obviously not going to go over in detail the "Scooby gang drifting
apart" in Season 4 controversy here. It
seems to me however that while there were (justified) criticisms of the
execution of the idea there was also a great deal of hostility directed at the
idea itself. A lot of people just
did not want to see this little group split apart, no matter how interesting the
process from a dramatic POV. There
is something deeply attractive and satisfying about the idea of a small group of
misfits binding together as a family and relying on one another not only for
physical help in time of danger but for emotional support.
I suppose it speaks to our own need for the comfort and support that a
family unit can bring. At first the
relationship developed slowly, almost imperceptibly. The key episodes in this
respect were “Parting Gifts”, “Somnambulist” and “Expecting”. Interestingly they were all consecutive.
What really started the ball rolling was Doyle’s death.
This was the catalyst that made Angel realize how much he needed others. In both “Expecting” and IGYUMS we saw his genuine concern
for Cordelia and Wesley. On the
other side of the coin, “Somnambulist” was the episode where we began to
understand the friendship that Cordelia had for Angel.
It was a key moment in her humanizing.
And then there was Wesley.
In “Expecting” he seemed to be set up to take a disapproving view of
Cordelia’s pregnancy. Instead he
was a model of support. Similarly,
when Angel was in trouble in “the Ring” we see a similar level of commitment
from both Wesley and Cordelia to saving him.
By the end of the season there is little doubting how close knit and
coherent the little group is or how each of them – Wesley and Cordelia as well
as Angel – has their own contribution to make.
As a result the unit becomes stronger than the sum of its individual
parts. Just as in Sunnydale none of
its members would have lasted a year without the others. But more importantly
each find part of what they are looking for in the others. There is Angel, the ensouled vampire without a place in the
world. There is Cordelia the former
princess whose only expectation in life - a conventional future of marriage,
children, divorce and AA meetings or drug rehab clinics - is now denied her.
And finally there is Wesley, the failed watcher with feelings of
inadequacy who couldn't even please his own father let alone the COW.
These are just as much misfits as Buffy, Xander, Willow and even Giles.
From the other each gained something that they needed.
For Angel it was friendship, a human connection.
For Cordelia it was a direction in life, something to give it meaning.
And for Wesley it was a sense that he was valued and appreciated.
And by stressing this fact the writers help reinforce a serious message.
No matter what our problems or how serious they are a connection with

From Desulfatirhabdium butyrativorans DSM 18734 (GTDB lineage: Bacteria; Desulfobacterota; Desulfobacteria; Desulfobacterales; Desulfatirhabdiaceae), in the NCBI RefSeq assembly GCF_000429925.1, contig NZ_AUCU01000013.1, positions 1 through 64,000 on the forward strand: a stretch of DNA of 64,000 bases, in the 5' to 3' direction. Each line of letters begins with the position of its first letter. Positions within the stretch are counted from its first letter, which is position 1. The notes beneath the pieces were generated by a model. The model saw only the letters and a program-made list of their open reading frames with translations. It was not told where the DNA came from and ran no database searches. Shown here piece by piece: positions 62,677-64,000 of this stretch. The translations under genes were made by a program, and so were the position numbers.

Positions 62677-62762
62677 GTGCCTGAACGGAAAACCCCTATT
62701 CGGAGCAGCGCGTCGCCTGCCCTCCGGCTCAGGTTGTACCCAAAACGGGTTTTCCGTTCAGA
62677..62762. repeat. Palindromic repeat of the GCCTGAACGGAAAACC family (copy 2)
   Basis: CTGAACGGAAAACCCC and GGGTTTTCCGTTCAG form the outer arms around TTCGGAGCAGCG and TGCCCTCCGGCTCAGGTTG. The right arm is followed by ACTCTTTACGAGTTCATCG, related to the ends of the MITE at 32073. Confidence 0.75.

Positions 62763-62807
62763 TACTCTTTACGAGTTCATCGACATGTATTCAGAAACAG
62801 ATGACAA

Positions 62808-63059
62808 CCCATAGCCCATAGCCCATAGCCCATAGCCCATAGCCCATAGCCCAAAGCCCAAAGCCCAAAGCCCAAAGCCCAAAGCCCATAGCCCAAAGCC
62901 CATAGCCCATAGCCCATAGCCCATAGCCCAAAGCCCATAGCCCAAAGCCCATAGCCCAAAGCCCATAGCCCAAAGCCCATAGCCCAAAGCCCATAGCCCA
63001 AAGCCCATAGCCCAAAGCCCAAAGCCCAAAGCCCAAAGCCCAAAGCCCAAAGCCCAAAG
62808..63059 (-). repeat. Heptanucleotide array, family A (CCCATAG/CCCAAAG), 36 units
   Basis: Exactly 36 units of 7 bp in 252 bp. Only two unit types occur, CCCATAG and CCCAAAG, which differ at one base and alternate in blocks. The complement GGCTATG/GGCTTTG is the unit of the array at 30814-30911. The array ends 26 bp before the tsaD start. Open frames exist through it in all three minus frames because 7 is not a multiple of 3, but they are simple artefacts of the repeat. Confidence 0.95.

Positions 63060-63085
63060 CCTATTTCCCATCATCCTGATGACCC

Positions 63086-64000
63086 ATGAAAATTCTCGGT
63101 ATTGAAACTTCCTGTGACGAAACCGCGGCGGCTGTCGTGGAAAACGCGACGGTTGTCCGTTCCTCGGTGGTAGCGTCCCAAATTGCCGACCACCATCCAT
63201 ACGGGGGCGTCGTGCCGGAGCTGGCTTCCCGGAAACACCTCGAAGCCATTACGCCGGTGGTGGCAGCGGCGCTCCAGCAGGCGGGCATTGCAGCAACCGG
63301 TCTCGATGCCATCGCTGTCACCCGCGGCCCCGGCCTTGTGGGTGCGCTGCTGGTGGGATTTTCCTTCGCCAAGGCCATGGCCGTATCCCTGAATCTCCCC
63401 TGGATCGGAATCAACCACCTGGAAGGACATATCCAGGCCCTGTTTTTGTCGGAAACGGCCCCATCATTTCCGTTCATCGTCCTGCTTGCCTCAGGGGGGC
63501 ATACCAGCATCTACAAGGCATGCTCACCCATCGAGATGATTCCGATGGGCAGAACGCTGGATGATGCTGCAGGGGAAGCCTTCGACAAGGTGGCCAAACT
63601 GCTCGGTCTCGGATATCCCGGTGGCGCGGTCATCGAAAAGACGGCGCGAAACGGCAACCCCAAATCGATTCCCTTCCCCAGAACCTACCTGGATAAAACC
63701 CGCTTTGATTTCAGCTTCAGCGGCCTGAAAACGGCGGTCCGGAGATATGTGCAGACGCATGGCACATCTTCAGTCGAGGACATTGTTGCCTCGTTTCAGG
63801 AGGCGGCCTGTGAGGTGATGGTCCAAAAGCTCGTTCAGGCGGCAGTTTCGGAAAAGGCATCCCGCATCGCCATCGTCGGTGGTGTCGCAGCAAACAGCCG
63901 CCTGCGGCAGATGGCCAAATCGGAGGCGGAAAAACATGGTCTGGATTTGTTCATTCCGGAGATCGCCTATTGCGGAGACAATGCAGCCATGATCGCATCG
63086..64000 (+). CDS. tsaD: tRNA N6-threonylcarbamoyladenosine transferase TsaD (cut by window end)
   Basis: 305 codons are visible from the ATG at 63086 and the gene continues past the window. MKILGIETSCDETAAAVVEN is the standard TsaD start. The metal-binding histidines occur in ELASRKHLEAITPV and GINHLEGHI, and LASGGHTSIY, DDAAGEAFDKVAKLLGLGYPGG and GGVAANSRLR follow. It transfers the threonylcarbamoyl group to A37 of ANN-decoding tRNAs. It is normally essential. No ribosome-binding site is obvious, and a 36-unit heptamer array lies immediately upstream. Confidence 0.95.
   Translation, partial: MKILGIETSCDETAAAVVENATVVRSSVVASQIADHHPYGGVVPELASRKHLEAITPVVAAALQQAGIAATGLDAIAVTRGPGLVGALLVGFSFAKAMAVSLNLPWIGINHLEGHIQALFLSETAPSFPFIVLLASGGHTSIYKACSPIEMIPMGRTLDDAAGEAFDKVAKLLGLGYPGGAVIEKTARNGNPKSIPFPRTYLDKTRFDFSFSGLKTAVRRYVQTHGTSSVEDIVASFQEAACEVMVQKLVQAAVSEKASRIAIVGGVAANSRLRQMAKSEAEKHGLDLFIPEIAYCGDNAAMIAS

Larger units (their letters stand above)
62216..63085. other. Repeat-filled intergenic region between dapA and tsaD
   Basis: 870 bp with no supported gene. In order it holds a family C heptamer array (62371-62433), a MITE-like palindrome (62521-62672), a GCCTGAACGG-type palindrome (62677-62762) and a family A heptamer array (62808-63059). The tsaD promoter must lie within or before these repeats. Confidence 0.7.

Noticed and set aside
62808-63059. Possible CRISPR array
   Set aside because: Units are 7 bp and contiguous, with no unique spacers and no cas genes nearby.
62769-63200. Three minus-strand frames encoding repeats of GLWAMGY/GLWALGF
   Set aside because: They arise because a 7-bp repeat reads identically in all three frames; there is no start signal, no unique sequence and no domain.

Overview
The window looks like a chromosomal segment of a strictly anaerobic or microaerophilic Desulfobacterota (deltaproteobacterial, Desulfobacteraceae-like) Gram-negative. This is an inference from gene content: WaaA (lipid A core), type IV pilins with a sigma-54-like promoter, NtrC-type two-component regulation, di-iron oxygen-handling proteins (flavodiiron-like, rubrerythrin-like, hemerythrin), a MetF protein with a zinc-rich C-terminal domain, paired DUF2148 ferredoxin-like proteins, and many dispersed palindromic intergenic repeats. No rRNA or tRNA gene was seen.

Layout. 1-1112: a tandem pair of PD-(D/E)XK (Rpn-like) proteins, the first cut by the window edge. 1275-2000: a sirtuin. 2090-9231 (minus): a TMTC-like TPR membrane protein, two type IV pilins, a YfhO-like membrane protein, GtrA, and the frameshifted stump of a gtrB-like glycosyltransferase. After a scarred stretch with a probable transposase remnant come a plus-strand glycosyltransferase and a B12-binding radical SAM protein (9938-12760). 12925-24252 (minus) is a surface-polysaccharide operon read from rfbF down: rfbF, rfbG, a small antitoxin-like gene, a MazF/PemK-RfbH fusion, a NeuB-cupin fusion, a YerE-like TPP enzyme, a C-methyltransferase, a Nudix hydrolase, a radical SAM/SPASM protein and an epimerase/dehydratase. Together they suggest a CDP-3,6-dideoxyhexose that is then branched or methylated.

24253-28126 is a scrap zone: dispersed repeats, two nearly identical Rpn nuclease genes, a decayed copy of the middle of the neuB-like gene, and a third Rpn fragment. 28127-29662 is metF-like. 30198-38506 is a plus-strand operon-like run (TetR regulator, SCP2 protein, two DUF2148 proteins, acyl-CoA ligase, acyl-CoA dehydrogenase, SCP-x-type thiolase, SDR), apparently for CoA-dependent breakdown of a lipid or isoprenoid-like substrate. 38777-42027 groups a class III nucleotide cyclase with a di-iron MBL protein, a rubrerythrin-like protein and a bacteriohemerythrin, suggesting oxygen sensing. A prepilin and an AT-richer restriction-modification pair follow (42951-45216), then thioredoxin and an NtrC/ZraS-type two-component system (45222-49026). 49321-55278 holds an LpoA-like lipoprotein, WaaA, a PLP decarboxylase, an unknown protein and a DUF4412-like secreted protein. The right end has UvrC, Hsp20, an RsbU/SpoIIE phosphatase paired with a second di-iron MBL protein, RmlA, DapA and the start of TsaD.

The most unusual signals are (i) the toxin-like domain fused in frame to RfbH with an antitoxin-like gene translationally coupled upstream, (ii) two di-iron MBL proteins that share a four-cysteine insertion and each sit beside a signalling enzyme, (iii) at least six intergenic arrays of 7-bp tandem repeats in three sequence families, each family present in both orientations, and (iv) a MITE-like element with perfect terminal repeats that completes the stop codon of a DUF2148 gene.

is one of the advantages of not having an "Initiative" style arc to
set up that each episode in a season can concentrate on telling a single story.
And in general this aspect of ANGEL’s first season has been a success,
although not an unqualified one. At
its best in episodes like "Lonely Hearts", "Blind Date” and
especially "Somnambulist" the plots themselves have been compelling.
The task for our heroes has been involving, the dangers have been real,
the obstacles and risks substantial and the methods by which they have been
overcome have been well thought out and logical.
Indeed in ANGEL we see the old fashioned virtues of plots which have a
beginning, a middle and an end. Problems
are introduced, investigated in a competent and professional manner and a
solution is devised. There is a
minimal reliance on plot contrivances, stupid actions by the villains or
unbelievable co-incidences. And
here we find surely the essence of good storytelling.
Perhaps I can outline some of the particular strengths of the plotting as
(to the intercom): "Jesse, I think you better make it 3 for dinner
instead of 4."
course, in some cases admittedly the narrative in an episode has been a little
thin because the writers have been concentrating on other matters.
"The Prodigal" would, I think, be an example of this.
However if the development of theme or character is strong enough this is
not for me a criticism. Indeed an
episode where the storyline is there as background or as a peg on which to hang
other development allows the viewer to concentrate on the important aspects of
the episode. The real problem is a
different one. In season 1 too many of the storylines have been too derivative
or too predictable or both. Episodes
like “City of…” or “In the Dark” were essentially standard rescue
stories. “The Ring” was
essentially the same type of rescue story and also contained the sort of slave
revolt we had seen many times before. “Expecting”
was yet another variation on the same theme, this time built around another old
standby of a demon child. Both
“Hero” and “She” were straightforward stories about escaping from